Central Otago Mirror - - LAKE HAYES A&P SHOW -

A com­pany has am­bi­tious plans to pipe glacial wa­ter from rugged South West­land moun­tains di­rectly onto tanker ships headed over­seas.

Part of a re­mote West Coast beach would ef­fec­tively be­come a wa­ter-ex­port fa­cil­ity, with bil­lions of litres of wa­ter each year taken from the edge of a na­tional park, down a re­mote moun­tain­side and onto ships wait­ing off­shore.

The large scale of the Jack­son Bay project, which has been in the works for around 25 years and is com­ing closer to fruition, has raised eye­brows, as has the lim­ited pub­lic con­sul­ta­tion.

Okuru En­ter­prises, a con­sor­tium of West Coast lo­cals, has many of the re­source con­sents needed for the project.

It in­cludes per­mis­sion to take and ex­port 800,000 tonnes of wa­ter – about 800 mil­lion litres – each month.

A hear­ing next month will de­cide if the project gets other needed re­source con­sents, in­clud­ing per­mis­sion to build its stor­age fa­cil­ity at Neil’s Beach.

The wa­ter would be taken from a dam at Tun­ing Fork Creek on the edge of Mount Aspir­ing Na­tional Park.

The wa­ter orig­i­nates in glacial lakes high in the South­ern Alps and flows down the braided Arawhata River and into the sea.

While the wa­ter in­take is tech­ni­cally out­side the na­tional park, a web­site as­so­ci­ated with the project uses the park as a sell­ing point, say­ing the wa­ter orig­i­nates ’’from a pro­tected UNESCO World Her­itage site‘‘.

It refers to an ‘‘un­lim­ited’’ sup­ply due to the area’s high an­nual rain and snow­fall and wa­ter pu­rity that is ‘‘in­ter­na­tion­ally un­sur­passed‘‘. A 14-hectare ‘‘wa­ter-ex­port com­plex’’ would be con­structed on pri­vate land at Neil’s Beach, a tiny com­mu­nity be­neath Mount Aspir­ing Na­tional Park.

Wa­ter would be fun­nelled from the dam down 12 kilo­me­tres of mostly un­der­ground pipe, which would wind down the moun­tain across De­part­ment of Con­ser­va­tion (DOC) land, the Alpine Fault, and be­neath a pub­lic road to the ex­port fa­cil­ity.

It would fill up to six large hold­ing tanks, ca­pa­ble of hold­ing 160 mil­lion litres of wa­ter, be­fore be­ing pumped through an un­der­sea pipe onto tanker ships an­chored about 5.5km off Jack­son Bay. While most of the in­fra­struc­ture is on pri­vate land, the dam and sev­eral kilo­me­tres of pipe are on the DOC es­tate. In the 1990s the de­part­ment granted the com­pany a con­ces­sion to build its pipe, which is still valid.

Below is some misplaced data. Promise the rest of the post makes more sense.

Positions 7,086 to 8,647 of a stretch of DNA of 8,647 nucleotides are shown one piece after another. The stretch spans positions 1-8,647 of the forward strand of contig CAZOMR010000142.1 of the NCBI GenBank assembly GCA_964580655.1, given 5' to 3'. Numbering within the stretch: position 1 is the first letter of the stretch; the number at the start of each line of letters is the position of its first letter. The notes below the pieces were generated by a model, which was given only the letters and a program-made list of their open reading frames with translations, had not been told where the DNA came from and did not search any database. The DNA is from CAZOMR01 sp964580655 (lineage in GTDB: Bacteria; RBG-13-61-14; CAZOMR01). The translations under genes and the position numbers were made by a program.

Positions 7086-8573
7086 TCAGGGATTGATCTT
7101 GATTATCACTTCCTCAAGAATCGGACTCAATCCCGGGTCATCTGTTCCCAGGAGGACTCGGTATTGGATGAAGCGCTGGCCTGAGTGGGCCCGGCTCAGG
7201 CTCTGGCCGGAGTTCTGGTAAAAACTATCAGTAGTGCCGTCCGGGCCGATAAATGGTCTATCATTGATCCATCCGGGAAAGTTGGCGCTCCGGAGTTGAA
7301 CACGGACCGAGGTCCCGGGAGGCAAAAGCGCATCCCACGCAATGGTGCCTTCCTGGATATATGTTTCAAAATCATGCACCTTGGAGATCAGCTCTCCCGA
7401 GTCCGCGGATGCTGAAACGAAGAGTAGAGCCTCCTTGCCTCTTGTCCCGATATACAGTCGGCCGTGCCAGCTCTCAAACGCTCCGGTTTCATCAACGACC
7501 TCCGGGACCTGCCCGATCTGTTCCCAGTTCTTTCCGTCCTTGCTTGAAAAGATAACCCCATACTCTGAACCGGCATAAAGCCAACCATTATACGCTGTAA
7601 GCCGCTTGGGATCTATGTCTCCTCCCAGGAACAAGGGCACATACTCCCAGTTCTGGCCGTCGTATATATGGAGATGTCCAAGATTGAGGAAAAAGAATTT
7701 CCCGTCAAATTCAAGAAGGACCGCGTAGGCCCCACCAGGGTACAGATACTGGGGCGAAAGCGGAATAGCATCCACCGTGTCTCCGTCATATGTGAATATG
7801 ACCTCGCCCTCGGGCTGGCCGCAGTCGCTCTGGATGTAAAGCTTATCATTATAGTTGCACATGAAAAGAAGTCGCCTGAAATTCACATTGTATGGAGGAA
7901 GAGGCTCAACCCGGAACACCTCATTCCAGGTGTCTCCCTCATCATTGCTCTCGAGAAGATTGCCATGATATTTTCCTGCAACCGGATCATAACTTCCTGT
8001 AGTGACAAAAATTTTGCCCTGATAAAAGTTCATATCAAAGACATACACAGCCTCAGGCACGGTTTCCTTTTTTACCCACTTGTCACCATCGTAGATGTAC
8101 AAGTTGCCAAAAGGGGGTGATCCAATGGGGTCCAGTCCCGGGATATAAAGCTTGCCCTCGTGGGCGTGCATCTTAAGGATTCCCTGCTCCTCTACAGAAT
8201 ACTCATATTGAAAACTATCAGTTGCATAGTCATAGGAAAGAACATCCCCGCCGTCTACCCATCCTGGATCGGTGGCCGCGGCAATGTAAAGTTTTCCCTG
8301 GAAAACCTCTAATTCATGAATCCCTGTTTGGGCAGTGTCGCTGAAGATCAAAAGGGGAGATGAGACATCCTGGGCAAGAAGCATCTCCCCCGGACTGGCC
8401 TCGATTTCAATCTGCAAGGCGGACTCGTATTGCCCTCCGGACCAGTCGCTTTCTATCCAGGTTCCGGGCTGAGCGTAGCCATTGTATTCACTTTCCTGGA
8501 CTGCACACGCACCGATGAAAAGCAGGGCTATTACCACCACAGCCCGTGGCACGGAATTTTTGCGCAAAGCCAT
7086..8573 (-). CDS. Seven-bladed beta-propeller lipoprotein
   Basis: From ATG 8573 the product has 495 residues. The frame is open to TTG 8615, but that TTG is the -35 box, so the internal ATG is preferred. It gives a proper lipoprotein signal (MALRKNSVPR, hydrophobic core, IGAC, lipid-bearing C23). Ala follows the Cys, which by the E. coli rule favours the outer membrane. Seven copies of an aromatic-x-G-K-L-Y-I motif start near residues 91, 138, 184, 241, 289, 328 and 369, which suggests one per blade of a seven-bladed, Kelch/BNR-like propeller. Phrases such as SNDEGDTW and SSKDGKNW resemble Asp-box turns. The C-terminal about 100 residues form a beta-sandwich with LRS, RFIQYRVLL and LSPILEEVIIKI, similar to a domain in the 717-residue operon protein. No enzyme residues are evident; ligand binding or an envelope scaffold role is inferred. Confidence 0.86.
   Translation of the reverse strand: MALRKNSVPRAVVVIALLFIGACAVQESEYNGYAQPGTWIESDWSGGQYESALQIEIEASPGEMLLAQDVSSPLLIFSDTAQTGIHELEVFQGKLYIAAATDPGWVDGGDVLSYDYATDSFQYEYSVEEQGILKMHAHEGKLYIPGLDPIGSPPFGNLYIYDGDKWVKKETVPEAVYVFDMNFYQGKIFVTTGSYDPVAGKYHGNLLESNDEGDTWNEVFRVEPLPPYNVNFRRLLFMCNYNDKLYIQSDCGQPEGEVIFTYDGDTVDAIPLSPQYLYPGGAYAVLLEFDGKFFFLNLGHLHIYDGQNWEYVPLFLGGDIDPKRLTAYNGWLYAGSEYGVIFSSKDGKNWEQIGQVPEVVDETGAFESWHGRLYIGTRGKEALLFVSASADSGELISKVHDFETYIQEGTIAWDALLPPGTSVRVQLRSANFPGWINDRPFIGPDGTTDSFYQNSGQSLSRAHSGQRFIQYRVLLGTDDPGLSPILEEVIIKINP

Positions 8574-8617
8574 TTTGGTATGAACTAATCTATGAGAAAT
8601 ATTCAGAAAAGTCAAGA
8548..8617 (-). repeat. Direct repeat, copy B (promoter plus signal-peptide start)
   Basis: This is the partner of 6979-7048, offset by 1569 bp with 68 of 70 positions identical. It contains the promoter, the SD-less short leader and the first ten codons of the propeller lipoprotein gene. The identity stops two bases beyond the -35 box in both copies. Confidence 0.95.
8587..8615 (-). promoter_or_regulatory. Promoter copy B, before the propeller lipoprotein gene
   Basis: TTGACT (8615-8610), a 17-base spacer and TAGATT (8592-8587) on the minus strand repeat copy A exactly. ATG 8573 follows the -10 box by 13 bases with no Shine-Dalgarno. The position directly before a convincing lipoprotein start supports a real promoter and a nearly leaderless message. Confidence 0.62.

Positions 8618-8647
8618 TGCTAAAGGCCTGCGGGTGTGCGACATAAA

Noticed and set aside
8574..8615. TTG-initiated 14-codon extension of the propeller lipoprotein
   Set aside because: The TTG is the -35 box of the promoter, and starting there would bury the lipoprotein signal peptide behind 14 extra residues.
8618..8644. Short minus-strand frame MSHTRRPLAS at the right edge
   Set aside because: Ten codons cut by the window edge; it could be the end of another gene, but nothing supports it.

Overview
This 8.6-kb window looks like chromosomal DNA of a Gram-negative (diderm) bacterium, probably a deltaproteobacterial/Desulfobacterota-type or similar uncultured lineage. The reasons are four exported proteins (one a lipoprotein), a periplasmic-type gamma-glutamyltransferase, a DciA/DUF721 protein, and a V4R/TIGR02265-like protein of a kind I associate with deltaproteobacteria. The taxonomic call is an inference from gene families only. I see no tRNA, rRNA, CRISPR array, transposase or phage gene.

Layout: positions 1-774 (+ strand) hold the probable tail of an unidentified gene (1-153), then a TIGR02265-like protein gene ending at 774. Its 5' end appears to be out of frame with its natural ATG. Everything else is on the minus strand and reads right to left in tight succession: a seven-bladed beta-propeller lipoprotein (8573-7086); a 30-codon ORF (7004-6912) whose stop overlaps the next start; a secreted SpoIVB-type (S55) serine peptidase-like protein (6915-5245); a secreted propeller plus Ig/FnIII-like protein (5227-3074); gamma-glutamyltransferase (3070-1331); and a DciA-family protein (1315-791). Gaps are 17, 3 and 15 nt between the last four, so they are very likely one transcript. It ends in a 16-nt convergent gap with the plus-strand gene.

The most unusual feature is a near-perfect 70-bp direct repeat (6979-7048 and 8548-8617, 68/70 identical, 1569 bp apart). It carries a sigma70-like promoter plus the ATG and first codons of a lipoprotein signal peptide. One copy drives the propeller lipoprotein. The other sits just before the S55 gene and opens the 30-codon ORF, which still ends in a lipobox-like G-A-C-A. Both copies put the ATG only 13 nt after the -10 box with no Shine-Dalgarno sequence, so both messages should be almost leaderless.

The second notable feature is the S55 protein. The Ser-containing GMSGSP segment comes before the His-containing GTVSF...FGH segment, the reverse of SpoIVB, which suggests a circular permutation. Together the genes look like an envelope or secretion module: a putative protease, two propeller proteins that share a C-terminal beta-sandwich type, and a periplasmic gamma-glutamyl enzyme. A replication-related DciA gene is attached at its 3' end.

Okuru En­ter­prises chair­man Peter Roselli said that the com­pany had paid more than $100,000 for the con­ces­sion over the years, de­spite not tak­ing any wa­ter. It had also re­cently been con­sult­ing with DOC, which would con­sider the project’s im­pacts once all con­sents had been ap­proved.

Roselli said it had taken many years to get to this point due to the scale of the op­er­a­tion. There were ‘‘quite a num­ber’’ of groups in­ter­ested in buy­ing the wa­ter, he said. ‘‘It takes a long, long time to get all the con­sents. If in­deed all our con­sents are ap­proved, we can then go back to the in­ter­ested par­ties.’’

He as­sured peo­ple there would be ‘‘vir­tu­ally no en­vi­ron­men­tal im­pacts’’ and the wa­ter’s source was sus­tain­able; a NIWA re­port dated Fe­bru­ary 2016 said the project’s long-term im­pact on wa­ter lev­els would be min­i­mal. The com­pany’s ap­pli­ca­tion said the project would cre­ate be­tween seven and 10 jobs. Roselli said it would also cre­ate ex­port in­come for New Zealand and be an en­vi­ron­men­tally-friendly op­er­a­tion.

‘‘The West Coast of the South Is­land is hav­ing a very bad trot, eco­nom­i­cally. Coal mines are clos­ing down, the ce­ment works have closed down. It’s world-class wa­ter. The world needs pure wa­ter and it’s get­ting to the stage where it’s go­ing to be­come very se­ri­ous in the very near fu­ture.’’


Mount Aspir­ing Na­tional Park.

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